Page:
A New Stretchable Tool Generates Electrical Power With Tiny Magnets
Chen and his team further reported that the magnetoelastic effect they observed was four times greater than similarly sized setups with rigid metal alloys.
Science & Tech
We have often reported on piezoelectric material that can transform stress into electricity but so far these materials have had limited capabilities like the inability to produce enough energy to be viable or to function if they get a little wet. That's all about to change.
A new invention consisting of magnetoelastic generators, composed of a platinum-catalyzed silicone polymer matrix suspended inside of which are nanoscale neodymium-iron-boron magnets, has been devised that results in soft and flexible super-efficient self-powered bioelectronic devices.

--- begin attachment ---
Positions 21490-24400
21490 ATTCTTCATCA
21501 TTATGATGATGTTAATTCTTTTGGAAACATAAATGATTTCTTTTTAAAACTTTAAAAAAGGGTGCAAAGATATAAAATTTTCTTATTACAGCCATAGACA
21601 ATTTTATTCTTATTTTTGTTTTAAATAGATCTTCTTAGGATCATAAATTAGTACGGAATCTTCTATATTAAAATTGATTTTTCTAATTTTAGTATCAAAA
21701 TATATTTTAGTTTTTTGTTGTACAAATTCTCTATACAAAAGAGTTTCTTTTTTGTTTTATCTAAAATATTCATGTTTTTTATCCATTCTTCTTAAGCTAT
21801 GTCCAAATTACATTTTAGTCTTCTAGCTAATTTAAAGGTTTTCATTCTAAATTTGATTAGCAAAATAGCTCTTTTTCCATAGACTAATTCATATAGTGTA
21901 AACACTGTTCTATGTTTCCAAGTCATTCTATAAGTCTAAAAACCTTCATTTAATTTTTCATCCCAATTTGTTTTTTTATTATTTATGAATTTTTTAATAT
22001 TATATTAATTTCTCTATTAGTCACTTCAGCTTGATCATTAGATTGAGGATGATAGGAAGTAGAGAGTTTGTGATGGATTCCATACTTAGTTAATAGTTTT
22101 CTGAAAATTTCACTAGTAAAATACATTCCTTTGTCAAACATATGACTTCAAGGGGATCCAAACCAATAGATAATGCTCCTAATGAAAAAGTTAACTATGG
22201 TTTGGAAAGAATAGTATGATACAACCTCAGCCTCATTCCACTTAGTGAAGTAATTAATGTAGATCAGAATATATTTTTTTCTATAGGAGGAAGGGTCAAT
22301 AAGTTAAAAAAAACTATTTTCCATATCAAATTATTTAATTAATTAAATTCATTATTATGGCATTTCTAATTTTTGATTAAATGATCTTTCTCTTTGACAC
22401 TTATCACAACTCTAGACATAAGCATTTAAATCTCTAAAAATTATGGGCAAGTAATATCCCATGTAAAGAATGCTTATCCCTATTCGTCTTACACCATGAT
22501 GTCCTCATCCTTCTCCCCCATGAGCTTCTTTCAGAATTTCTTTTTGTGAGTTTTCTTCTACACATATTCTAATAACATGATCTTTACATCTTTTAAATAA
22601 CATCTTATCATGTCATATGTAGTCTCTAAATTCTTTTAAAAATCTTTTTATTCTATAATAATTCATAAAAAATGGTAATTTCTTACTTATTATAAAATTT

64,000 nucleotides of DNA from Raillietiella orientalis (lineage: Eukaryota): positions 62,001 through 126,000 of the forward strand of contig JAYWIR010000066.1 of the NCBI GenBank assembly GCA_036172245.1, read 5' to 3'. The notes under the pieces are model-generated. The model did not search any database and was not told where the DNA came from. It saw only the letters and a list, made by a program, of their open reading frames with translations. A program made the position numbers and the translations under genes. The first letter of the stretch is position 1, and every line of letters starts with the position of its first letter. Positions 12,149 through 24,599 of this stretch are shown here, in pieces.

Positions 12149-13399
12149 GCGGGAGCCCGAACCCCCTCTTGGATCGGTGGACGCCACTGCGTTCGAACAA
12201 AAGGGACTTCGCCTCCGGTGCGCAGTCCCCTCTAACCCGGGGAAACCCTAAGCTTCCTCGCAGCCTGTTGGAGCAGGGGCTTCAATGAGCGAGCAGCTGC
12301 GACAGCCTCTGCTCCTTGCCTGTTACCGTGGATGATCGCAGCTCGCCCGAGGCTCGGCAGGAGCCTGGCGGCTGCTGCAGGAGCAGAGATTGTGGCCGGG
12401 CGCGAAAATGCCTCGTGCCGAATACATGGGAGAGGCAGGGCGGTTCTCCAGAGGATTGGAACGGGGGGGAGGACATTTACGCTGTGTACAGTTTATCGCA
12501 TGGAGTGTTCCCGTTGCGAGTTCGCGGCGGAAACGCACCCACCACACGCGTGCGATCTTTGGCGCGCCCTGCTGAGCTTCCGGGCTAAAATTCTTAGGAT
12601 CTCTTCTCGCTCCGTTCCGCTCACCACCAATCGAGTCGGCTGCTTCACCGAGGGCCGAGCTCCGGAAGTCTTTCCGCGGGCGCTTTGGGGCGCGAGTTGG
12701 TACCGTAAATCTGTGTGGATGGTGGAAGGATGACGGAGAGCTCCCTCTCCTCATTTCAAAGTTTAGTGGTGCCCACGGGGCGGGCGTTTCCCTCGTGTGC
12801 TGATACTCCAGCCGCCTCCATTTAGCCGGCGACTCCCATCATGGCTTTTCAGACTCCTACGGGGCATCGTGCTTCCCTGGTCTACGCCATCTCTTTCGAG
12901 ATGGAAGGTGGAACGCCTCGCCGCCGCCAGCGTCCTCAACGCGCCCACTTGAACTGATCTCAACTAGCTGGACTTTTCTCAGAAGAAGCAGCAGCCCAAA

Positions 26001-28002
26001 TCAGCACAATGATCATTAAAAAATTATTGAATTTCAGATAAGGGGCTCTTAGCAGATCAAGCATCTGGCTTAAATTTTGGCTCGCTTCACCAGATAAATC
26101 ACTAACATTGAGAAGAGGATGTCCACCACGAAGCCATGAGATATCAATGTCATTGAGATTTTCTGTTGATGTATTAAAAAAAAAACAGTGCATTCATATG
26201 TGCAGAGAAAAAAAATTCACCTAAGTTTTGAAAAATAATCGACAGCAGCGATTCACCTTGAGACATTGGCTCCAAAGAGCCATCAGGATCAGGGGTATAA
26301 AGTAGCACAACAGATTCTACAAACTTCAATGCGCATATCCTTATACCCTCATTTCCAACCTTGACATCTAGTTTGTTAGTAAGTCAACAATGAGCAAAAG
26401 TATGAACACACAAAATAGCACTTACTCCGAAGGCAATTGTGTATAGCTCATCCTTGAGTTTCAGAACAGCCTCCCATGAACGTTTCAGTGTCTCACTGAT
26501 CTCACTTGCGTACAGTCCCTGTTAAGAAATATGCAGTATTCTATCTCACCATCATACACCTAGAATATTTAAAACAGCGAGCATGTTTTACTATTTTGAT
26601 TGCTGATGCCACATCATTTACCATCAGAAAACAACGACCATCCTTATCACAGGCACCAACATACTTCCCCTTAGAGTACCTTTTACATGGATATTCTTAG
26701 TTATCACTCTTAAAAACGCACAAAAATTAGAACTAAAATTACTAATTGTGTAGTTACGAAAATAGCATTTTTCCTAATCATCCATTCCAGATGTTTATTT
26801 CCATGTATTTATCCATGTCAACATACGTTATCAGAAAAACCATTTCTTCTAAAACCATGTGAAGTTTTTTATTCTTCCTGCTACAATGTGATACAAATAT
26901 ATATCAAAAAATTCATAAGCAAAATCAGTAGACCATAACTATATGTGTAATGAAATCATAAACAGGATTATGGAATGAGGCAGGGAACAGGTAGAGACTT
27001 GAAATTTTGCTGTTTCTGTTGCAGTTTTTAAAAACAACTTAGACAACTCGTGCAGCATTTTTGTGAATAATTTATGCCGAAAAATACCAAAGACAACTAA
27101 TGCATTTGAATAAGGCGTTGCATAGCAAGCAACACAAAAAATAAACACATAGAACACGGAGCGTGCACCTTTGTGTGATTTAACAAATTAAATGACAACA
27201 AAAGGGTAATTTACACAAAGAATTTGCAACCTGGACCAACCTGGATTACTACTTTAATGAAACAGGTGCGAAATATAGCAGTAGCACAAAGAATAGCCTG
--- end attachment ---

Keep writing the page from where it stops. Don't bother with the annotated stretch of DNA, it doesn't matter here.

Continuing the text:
The tech uses human body movements to power wearable and implantable diagnostic sensors. Better yet, it even works when wet which means rain or sweat won't deactivate it.
“Our finding opens up a new avenue for practical energy, sensing and therapeutic technologies that are human-body-centric and can be connected to the Internet of Things,” said study leader Jun Chen, an assistant professor of bioengineering at the University of California at Los Angeles' Samueli School of Engineering, in a statement.